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Disquieting Journalistic Ethics: Michael Levin Challenges NY Times and Supplement Basher Hurley PDF Print E-mail
Written by John Weeks   

Disquieting Journalistic Ethics: Michael Levin Challenges New York Times and Dietary Supplement Basher Dan Hurley

Summary: On January 16, the New York Times published an essay by supplement-bashing author Dan Hurley entitled "Dietary Supplements and Safety: Some Disquieting Data." Michael Levin, an Integrator advisor who has held executive level positions in pharmaceutical, medical devices and dietary supplement companies, immediately researched Hurley's core assertions and discredited them. Here is the full letter to the editor which Levin has shipped off to the New York Times. Are clear thinking and accuracy of interest to this staid daily?
Send your comments to
for publication in a future Your Comments article.

Image
Michael Levin, past exec for both Big Pharma and dietary supplement industry
Journalist Dan Hurley is the author of Natural Causes: Death, Lies and Politics in America’s Vitamin and Herbal Supplement Industry. As part of his promotional work for the sensationalist book, Hurley convinced the staid New York Times to print a lengthy extract on January 16, 2007, entitled "Dietary Supplements and Safety: Some Disquieting Data." 

When Integrator advisor Michael Levin read the article, he immediately researched Hurley's core claims. Levin, a healthcare consultant, has served in executive positions in both pharmaceutical and dietary supplement businesses. His research uncovered evidence that what is most disquieting are the lies and politics behind the New York Times and others in the media mainstream, such as CBS News , who are giving Hurley huge forums to grossly mislead the public.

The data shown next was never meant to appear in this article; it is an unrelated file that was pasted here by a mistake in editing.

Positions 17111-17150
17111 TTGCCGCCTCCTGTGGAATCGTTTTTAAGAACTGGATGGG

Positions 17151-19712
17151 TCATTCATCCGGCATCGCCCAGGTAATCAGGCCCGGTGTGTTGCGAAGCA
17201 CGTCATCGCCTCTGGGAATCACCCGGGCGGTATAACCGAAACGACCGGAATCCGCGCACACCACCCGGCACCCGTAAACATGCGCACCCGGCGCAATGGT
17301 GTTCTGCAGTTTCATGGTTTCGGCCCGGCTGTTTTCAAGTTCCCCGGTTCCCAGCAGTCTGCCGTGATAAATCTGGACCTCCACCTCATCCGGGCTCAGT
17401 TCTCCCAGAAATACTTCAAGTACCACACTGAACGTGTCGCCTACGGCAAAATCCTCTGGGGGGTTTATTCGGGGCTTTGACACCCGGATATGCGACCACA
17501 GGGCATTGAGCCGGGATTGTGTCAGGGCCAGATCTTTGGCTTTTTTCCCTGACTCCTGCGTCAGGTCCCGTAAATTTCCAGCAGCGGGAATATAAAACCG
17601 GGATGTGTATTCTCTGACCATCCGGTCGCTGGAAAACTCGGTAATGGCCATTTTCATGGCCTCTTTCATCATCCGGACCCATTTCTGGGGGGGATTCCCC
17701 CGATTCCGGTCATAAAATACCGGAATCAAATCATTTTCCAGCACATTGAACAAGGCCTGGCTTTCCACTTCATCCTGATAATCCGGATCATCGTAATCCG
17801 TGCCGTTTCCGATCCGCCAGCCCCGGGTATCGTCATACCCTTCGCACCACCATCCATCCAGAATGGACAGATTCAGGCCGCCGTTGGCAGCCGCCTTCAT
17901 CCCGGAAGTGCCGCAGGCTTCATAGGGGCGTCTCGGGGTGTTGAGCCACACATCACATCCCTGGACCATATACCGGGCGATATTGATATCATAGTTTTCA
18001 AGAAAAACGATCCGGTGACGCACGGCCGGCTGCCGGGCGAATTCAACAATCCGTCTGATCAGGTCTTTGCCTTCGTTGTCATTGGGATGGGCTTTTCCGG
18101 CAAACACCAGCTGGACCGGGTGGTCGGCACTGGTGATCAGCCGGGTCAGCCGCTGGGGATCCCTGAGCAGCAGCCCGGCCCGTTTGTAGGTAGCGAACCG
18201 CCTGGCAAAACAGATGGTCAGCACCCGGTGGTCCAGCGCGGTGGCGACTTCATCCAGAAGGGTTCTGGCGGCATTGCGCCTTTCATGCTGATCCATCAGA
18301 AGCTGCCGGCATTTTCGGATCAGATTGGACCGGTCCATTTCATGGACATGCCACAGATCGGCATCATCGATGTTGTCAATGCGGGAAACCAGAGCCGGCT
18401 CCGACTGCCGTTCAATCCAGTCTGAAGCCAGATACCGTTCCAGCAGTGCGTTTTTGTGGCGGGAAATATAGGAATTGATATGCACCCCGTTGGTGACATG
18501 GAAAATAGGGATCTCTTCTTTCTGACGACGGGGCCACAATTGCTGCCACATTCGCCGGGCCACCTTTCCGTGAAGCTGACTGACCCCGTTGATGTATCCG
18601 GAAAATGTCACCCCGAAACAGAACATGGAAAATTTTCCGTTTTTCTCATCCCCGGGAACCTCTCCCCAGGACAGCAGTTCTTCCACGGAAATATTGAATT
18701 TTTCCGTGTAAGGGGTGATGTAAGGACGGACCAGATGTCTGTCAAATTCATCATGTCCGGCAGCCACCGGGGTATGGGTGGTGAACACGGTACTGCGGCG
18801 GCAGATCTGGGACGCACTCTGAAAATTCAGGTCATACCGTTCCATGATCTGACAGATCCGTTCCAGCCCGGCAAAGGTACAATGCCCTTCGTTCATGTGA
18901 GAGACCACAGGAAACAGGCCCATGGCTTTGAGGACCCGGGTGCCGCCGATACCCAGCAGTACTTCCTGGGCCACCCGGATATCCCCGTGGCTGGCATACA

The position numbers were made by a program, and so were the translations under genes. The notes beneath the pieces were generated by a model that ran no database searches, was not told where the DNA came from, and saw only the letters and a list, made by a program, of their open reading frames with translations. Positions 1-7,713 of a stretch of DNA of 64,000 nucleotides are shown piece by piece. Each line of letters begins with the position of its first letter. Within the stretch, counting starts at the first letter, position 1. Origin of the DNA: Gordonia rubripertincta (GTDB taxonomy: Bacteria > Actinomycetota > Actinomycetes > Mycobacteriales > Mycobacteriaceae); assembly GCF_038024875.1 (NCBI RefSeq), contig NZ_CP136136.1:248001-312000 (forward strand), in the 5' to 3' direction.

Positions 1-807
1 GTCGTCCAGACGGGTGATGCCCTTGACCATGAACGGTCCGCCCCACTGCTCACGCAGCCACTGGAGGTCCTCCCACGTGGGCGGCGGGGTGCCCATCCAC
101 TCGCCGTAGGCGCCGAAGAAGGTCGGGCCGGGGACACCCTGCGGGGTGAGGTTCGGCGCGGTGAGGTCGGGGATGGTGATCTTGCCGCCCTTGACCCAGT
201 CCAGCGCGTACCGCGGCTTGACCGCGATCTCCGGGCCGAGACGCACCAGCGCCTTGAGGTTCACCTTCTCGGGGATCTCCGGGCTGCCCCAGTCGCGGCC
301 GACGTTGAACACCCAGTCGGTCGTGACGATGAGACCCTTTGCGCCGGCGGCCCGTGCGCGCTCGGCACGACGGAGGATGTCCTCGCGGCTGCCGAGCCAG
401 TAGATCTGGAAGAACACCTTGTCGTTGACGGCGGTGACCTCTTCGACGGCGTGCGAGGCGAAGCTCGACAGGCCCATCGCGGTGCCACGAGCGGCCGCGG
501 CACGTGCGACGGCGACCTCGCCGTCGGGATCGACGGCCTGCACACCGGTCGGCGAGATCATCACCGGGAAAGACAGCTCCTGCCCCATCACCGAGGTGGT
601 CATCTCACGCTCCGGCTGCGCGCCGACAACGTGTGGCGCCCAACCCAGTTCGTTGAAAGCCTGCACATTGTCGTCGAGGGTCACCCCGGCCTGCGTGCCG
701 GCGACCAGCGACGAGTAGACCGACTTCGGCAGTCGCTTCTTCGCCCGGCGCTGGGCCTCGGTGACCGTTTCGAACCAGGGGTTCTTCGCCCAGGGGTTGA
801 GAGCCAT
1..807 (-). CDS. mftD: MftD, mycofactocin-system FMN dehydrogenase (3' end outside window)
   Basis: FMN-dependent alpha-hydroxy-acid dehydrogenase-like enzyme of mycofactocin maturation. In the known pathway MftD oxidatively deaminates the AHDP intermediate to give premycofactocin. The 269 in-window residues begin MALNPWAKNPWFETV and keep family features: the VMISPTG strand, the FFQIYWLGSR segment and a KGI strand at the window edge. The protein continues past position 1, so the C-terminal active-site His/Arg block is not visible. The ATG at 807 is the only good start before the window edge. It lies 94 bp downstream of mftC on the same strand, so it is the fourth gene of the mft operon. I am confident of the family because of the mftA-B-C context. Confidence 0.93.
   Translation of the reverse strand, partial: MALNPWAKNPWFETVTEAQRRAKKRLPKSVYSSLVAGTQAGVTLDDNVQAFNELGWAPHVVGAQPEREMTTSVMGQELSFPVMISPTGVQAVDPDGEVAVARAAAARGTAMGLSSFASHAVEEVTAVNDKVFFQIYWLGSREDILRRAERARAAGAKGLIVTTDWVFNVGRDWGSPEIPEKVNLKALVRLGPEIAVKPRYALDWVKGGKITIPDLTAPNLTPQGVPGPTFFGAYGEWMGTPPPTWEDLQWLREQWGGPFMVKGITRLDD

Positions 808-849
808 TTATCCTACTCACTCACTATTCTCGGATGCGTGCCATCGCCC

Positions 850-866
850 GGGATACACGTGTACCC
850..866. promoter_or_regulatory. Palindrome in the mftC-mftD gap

Here is the letter, in its entirety, which Levin has sent to the editor of the Times. We'll let you know how the
Times responds.

________________________

Levin's Letter to the Editor, New York Times


ref: "Diet Supplements and Safety: Some Disquieting Data" Dan Hurley, January 16, 2007


To the Editor:

Mr. Hurley's essay regarding the safety of vitamins and dietary supplements was, indeed, disquieting. He referred to "a national database accumulating strong evidence that some supplements carry risks of injury and death, and that children may be particularly vulnerable."

Image In examining that database ("2005 Annual Report of the American Association of Poison Control Centers' National Poisoning and Exposure Database", Lai, et al, Clinical Toxicology, 44:803-932, 2006) , it became clear that Mr. Hurley's "disquieting data" is wholly misleading and utterly unfounded. His bias is reflected in the fact that he did not disclose to his readers that the statistics he cited included suicide attempts, multiple drug use and events related to children's misadventures in the household medicine cabinet.

Consider:

1) Regarding deaths from all causes: Dr. Lai, et. al. reports "of the 1,261 human poisoning fatalities reported, 89.6% of adolescent deaths and 76.6% of adult deaths (older than 19 years) were intentional" (page 811). Clearly, the vast majority of deaths were deliberate acts which have absolutely no reflection whatsoever on the safety of the products involved when they are used as directed or prescribed.